What Warren Buffett Made (and Paid in Taxes) in 2010

Last Updated Oct 13, 2011 5:44 PM EDT

Billionaire investor Warren Buffett made $63 million and paid $6.9 million in taxes. Why do we know this juicy fact? Because Buffett and Representative Tim Huelskamp (R-KS) have been engaged in a war of the words and it looks like Buffett has won this round.


Here's the background: after Buffett penned the now-famous New York Times op-ed ("Stop Coddling the Super-Rich"), in which he argued that the wealthiest Americans should pay more in taxes, Huelskamp demanded that Buffett release his tax returns to prove his thesis.

Buffett was happy to oblige. In a letter to the Congressman, which he shared with CNNMoney, the Oracle of Omaha said that he would be delighted to release his returns, as long as other ultra-rich Americans would do the same. Short of that long-shot, he spelled out the numbers to make his case:
My adjusted gross income (line 37) was $62,855,038, my taxable income (line 43) was $39,814,784 and my federal income tax (line 60) was $6,923,494. In addition, my payroll taxes were $15,300.
Buffett didn't do the math for Huelskamp, but based on these numbers, Buffett paid taxes totaling 17.4 percent of his $39.8 million in taxable income, a level that is far lower than the average American who pays something closer to 30-something percent. Buffett challenged Huelskamp to find out the average tax paid by his co-workers, guessing that "it's likely that a very large percentage Senators and Representatives and their staffs, will be in the 30's as well. Contrast that to the 21.4% enjoyed in 2008 by the 400 highest-income Americans whose income averaged $227 million each."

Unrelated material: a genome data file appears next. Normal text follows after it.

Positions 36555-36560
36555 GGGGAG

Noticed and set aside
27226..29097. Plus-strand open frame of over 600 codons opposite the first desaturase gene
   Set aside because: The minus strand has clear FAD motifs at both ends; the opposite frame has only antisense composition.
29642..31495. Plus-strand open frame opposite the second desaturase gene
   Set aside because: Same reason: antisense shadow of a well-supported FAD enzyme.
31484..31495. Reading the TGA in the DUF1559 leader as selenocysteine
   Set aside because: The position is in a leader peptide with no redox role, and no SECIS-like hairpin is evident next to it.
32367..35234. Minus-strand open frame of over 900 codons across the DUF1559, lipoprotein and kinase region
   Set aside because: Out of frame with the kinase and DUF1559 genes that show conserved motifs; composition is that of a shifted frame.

Buffett also pointed out that this elite group has seen "their incomes quintuple since 1992 while their tax rate fell by more than seven percentage points."

Before you write in and complain that the rich pay the lion's share of taxes, please note that we are taking about the mega-rich. As my colleague Carla Fried points out, As a share of total income and taxes paid in the U.S. in 2008, here's what the 400 wealthiest households contributed:

  • 13.1 percent of all capital gains
  • 4.6 percent of all dividend income
  • 3.6 percent of all taxable interest
  • 1.3 percent of the value of all itemized deductions
  • 1.3 percent of total adjusted gross income
  • 0.15 percent of all salaries and wages
  • 5.2 percent of all charitable deductions
Add it all up, and in 2008 the total tax bill for the 400 wealthiest was $19.6 billion, accounting for 1.9 percent of all the income tax collected by the IRS. Everyone knows that taxing this one group will not dig us out of our $14 trillion debt hole, but he sure does make a compelling case of basic fairness. I can't wait to read the Huelskamp response.

More on MoneyWatch:
  • Jill Schlesinger On Twitter»

    View all articles by Jill Schlesinger on CBS MoneyWatch »
    Jill Schlesinger, CFP®, is the Editor-at-Large for CBS MoneyWatch. She covers the economy, markets, investing or anything else with a dollar sign. Prior to the launch of MoneyWatch in 2009, Jill was the chief investment officer for an independent investment advisory firm. In her infancy, she was an options trader on the Commodities Exchange of New York.

Comments

Market Data

Market News

Stock Watchlist